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Biologist has planted over 3 million trees to help local communities: ‘We must work hard to try to run faster than the destruction’

“If you didn’t include local communities, it’s a very bad conversation.”

"If you didn't include local communities, it's a very bad conversation."

Photo Credit: YouTube

Constantino Aucca Chutas can trace his roots back to the Andes mountains — an ecosystem that’s now under threat, with melting glaciers and vanishing forests. But Aucca Chutas and his organization, Acción Andina, have stepped in to protect this region and the local water supplies that depend on it, One Earth reported.

Acción Andina (Andean Action) works with local Indigenous families and incorporates their traditional knowledge and practices to plant trees. The organization has planted over three million trees so far, with the help of 25,000 families.

The trees are vital to the local communities as well as to the ecosystem, One Earth explained. Not only do they purify the air, as all trees do, but they also help store water — ensuring that there are still fresh, pure water sources for the people living downstream.

The water systems in the area have been at risk thanks to the rapid expansion of mining operations and other private industries. These activities damage the native Polylepis forests that keep the water level high. These trees have a unique, spongy foliage and quickly grow a covering of absorbent moss as well.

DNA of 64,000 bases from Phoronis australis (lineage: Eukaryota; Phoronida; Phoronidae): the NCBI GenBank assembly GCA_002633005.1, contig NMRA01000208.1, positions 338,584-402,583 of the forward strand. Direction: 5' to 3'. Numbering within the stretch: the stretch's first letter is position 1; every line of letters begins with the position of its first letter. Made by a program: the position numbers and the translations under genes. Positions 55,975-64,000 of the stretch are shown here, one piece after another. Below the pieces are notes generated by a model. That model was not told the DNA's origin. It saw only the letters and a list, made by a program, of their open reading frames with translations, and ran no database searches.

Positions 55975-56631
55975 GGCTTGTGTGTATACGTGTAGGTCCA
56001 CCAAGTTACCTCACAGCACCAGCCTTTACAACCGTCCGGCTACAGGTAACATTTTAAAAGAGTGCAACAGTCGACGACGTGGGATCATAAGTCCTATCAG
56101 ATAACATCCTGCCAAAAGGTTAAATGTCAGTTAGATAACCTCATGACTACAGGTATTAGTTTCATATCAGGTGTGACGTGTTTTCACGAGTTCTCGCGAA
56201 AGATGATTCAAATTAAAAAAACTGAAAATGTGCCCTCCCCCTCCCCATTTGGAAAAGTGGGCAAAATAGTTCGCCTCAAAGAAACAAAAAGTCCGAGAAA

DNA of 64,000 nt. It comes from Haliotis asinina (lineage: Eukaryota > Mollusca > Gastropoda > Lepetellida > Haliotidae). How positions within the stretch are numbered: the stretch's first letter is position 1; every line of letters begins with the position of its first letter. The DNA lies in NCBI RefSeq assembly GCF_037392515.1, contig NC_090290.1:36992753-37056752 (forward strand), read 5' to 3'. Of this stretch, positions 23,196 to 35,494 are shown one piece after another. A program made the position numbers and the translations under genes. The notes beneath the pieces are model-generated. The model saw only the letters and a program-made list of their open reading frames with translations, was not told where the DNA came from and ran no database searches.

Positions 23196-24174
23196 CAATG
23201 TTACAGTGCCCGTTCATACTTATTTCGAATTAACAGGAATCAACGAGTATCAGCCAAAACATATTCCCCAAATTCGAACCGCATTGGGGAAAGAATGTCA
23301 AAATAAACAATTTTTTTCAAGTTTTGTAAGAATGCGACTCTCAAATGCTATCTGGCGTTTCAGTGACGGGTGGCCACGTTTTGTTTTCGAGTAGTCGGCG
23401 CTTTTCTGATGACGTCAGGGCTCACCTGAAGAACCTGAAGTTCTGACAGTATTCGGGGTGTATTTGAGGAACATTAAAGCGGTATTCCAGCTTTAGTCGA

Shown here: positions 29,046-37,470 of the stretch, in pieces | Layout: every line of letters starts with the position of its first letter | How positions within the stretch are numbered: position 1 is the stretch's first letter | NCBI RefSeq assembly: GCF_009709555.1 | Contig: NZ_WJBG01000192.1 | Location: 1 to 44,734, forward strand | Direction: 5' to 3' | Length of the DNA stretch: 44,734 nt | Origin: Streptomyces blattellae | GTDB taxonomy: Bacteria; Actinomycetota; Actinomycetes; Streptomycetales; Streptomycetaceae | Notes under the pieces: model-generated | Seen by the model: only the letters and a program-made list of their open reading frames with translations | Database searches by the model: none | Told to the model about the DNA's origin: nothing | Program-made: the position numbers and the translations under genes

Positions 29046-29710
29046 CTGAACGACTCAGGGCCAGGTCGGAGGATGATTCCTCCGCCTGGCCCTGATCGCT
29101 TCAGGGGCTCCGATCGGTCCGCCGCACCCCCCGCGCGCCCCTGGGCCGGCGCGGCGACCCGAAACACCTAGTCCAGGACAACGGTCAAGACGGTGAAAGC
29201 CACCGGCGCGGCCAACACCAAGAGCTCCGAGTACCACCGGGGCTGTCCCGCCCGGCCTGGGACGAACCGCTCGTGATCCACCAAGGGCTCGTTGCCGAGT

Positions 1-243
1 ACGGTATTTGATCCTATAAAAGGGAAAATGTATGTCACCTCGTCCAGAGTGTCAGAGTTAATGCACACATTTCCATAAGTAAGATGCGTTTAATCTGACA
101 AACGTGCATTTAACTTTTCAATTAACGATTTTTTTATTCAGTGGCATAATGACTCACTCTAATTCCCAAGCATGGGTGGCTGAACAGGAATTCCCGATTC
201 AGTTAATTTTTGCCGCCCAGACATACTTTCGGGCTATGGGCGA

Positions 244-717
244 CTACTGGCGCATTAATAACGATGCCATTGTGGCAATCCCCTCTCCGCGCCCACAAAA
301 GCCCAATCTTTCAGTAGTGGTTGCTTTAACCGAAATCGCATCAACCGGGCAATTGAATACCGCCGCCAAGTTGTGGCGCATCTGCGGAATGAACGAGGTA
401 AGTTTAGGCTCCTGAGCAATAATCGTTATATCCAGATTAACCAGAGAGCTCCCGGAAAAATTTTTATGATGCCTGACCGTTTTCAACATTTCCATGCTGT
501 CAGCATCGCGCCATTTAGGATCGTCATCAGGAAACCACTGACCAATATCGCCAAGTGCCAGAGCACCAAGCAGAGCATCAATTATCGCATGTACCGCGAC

By replanting the trees — sometimes as many as 60,000 a day — Aucca Chutas helps catch water and bring the level of the affected lakes and streams back up.

“We must work hard to try to run faster than the destruction,” Aucca Chutas told One Earth.

To do that, he believes strongly in including the Indigenous people of the area in the effort. 

“Conservation without money is just conversation,” he said. “If you didn’t include local communities, it’s a very bad conversation.”

Aucca Chutas’s incredible record led to him being named a 2022 Champion of the Earth laureate in Inspiration and Action by the UN, the organization’s highest environmental award, One Earth reported. He has also inspired many similar efforts worldwide.

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